Tip for SecurityScorecard Customers: Type in a website address into the platform to perform an instant security audit and retrieve detailed security-risk information, without intruding on a vendor’s system.


Once you've identified the shadow IT vendors, it's important to speak with the business organizations to understand the business need using that service. Evaluate the risk of using the service, and either approve it or work with the department to select an approved alternative to safely migrate to the new vendor. Because the list of shadow IT vendors is likely to be long, identify the data at highest risk and prioritize regaining control of it first.

After these steps are complete, there should not be any shadow IT providers. But that will only be temporary; You will need to continue monitoring usage, and work with departments to meet their computing needs in an approved way. Organizations should:

  • Find out why the department went outside proper channels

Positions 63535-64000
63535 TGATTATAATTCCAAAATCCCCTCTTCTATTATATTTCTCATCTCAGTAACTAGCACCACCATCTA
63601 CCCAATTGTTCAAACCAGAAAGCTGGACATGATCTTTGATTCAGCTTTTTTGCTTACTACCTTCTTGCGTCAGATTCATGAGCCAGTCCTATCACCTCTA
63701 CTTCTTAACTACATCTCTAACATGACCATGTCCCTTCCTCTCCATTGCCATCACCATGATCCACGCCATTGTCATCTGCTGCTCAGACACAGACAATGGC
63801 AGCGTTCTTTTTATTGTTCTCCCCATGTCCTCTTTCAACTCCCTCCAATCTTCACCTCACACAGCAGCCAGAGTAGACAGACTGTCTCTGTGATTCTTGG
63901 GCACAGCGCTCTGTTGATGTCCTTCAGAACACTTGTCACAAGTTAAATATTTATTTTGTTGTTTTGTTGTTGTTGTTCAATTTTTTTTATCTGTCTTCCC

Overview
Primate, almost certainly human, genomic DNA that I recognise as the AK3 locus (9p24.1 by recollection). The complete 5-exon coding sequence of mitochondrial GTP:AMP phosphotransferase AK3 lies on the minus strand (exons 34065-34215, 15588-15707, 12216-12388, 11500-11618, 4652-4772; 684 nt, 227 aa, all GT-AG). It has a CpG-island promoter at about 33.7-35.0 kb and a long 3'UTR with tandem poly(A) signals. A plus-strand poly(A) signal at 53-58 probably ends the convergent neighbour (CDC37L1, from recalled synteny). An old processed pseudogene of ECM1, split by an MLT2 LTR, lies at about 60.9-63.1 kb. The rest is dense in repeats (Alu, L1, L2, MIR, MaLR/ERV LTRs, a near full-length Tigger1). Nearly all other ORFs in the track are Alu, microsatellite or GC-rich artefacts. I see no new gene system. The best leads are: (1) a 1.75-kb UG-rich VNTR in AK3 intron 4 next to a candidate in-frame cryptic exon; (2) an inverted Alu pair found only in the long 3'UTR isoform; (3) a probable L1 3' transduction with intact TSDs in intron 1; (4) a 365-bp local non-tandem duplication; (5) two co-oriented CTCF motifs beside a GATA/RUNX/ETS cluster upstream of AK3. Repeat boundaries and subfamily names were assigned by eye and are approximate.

• Find ways to streamline the process (requests made the 'official' way might require too much paperwork and take too long)
  • Train staff so they understand the reasons for policies, and the risks of working with unapproved vendors

Appreciate your employees

Despite the dangers shadow IT introduces, in one sense companies should be grateful for it. Shadow IT exists because employees want to do the right thing—they want the work to get their work done, and need technologies that speed up manual processes, enable easy collaboration, or simply make work easier and less expensive. Companies face a much bigger challenge if their employees do not care enough to break the rules to make it happen.